This article explores whether social sciences could provide a sense of meaning to the COVID-19 crisis.
Shiv Visvanathan, Professor at Jindal Global Law School, O.P. Jindal Global University, Sonipat, Haryana, India
The historian Robert Conquest once made an observation on the social sciences that was fascinating. The social sciences, he said, dealt with facts but facts do not always add up to insight or perspective. He cited the example of American intelligence agencies, which collected enormous range of facts about Joseph Stalin, yet never fully grasped the depth of his authoritarianism or evil (Lays 2011). Conquest and other critics like the Polish poet Czesław Milosz pointed out that literature had the power to expose authoritarianism in a way social sciences could not.
In confronting the crisis of COVID-19, we face a similar situation. A literary friend of the author’s complained that COVID-19 was a failure of storytelling. Here was a crisis on the epic scale of a novel and yet all one got were policy documents and newspaper jottings. In fact, the friend added that the COVID-19 pandemic had the scale of Tolstoy’s War and Peace, with every crisis to be as a tale of strategy and leadership. COVID-19 also demanded the intensity of a Fyodor Dostoevsky to understand the tortuous psychology of emotions that haunted it.
Yet social science lacked such a language to capture the nature of suffering or the demands of ethics. The breakdown of concepts and categories created too many black boxes and silences.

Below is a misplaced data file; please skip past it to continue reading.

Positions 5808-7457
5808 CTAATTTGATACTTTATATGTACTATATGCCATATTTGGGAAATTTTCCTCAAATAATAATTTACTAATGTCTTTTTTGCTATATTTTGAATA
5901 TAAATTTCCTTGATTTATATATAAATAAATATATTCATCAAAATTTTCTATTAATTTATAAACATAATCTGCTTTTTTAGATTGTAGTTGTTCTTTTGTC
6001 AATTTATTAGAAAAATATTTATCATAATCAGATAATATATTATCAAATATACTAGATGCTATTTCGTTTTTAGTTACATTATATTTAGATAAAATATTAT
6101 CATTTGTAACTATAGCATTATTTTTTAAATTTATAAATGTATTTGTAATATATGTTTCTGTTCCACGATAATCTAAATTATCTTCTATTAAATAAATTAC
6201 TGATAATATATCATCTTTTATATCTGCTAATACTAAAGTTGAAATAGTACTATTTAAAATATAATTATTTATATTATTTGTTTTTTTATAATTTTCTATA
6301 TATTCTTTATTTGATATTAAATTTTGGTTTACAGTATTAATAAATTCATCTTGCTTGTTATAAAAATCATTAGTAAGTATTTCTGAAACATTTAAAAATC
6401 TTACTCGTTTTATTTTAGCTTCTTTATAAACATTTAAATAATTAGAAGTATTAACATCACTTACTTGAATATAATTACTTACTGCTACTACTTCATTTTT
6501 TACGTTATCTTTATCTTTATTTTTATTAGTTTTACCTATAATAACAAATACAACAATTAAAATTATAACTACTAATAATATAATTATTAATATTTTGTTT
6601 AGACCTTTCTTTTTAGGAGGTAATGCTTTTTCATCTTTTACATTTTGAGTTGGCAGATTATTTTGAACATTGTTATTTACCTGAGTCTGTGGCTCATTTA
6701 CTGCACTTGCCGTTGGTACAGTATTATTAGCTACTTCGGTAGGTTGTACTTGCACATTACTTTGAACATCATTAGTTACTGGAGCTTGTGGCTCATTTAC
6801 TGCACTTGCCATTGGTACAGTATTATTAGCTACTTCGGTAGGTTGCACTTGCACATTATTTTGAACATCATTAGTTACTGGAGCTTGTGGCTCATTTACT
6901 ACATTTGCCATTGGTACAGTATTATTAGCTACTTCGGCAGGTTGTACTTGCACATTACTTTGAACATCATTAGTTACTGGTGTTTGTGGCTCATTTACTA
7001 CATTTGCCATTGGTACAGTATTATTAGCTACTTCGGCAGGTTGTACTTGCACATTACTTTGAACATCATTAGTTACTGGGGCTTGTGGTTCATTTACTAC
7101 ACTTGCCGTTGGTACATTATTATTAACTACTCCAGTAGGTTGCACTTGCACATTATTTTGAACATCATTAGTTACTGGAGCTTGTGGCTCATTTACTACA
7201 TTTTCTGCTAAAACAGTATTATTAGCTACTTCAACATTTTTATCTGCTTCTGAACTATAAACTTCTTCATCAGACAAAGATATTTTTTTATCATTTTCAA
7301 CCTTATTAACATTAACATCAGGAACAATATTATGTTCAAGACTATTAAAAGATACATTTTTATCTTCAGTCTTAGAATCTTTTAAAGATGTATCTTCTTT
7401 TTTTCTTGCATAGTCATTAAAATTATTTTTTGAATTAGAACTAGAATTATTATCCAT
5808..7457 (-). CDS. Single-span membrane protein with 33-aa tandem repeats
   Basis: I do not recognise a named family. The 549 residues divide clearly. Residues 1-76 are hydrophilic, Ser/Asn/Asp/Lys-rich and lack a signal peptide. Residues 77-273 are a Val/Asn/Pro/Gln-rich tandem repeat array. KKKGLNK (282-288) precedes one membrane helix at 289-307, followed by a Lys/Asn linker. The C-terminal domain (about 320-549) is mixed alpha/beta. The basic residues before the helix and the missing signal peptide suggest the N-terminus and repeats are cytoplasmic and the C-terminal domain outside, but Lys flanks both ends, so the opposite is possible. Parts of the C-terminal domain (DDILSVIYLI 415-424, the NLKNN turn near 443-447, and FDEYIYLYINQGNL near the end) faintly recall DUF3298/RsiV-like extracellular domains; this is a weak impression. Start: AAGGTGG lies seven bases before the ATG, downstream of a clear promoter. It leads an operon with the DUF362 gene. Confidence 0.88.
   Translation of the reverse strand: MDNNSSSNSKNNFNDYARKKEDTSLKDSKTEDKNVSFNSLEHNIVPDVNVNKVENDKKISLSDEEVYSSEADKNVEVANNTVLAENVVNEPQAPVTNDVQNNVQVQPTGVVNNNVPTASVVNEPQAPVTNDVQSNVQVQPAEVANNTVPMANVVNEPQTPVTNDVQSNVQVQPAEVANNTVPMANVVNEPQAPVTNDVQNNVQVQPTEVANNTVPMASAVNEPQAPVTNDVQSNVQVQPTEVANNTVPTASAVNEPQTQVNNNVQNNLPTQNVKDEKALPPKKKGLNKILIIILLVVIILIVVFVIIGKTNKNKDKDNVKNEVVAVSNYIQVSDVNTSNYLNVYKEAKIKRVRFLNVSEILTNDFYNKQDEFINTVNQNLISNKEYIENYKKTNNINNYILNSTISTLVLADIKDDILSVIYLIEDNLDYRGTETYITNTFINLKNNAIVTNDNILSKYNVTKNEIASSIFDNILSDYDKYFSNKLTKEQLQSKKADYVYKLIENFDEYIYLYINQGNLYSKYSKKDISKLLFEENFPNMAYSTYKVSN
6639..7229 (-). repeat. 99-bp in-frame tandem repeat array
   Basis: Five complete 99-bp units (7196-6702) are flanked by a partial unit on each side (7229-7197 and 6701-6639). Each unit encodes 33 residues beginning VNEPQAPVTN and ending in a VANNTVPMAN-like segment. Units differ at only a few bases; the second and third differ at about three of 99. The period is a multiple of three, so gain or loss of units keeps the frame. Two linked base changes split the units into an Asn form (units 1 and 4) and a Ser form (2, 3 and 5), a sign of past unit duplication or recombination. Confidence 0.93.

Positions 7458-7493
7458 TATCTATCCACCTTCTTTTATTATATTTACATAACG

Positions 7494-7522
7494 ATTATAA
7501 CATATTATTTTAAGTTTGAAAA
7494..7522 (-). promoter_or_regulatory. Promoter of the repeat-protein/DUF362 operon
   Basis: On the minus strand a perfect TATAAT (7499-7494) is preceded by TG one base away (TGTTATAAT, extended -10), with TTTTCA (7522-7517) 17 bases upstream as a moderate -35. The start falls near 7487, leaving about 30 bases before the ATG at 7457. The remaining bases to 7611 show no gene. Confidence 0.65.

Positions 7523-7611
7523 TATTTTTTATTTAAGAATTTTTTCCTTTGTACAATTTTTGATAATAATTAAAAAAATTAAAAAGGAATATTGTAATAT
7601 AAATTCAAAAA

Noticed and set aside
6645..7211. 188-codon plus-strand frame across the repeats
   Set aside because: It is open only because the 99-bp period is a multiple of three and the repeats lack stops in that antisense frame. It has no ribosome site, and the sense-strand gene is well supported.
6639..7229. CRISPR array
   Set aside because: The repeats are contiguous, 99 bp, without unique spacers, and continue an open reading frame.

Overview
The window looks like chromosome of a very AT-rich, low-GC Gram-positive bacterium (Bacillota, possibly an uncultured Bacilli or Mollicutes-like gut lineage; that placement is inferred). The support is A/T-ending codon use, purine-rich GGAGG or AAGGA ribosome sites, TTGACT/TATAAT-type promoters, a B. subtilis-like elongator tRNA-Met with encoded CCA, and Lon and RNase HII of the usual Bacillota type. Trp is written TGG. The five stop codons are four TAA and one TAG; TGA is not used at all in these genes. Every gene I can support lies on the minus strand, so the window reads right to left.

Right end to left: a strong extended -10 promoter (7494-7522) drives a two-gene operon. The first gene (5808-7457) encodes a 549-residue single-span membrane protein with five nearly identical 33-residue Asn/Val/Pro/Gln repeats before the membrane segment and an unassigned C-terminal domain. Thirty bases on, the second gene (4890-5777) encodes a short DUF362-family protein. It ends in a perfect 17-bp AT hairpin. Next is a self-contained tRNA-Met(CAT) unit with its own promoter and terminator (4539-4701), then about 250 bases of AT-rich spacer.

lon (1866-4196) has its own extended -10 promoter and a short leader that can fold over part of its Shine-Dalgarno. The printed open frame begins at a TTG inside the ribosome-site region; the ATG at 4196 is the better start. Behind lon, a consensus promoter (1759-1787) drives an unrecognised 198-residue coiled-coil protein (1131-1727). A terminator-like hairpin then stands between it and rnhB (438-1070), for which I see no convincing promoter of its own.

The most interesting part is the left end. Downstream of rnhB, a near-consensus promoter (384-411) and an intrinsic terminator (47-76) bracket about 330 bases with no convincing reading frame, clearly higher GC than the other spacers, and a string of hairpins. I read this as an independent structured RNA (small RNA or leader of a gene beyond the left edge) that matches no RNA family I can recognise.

The crisis of the social sciences around COVID-19 stems from a flatness of language and an emptiness of concepts. One required a different language for ambiguity, ambivalence, for folds and hyphens, linking disparate worlds. Yet beginning with a perspective from literature gives us an advantage. One begins holistically. One senses the need for connectivity.
As a result, one will avoid the standard social science survey which inspects every field and delivers a report card, which has no sense of the whole. The usual Indian Council of Social Science Research (ICSSR) policy report in fact mimics and perpetuates the crisis of narrative.
This article tries to look at the COVID-19 crisis holistically by building a multidisciplinary framework around key concepts and questions. The effort is to see whether social sciences provided a sense of meaning to the COVID-19 crisis. It will explore the life worlds of time, the body, and nature, and use these to raise wider questions of the social, such as the role of policy and the connectivity between social science and democracy.
Published in: Economic & Political Weekly
To read the full article, please click here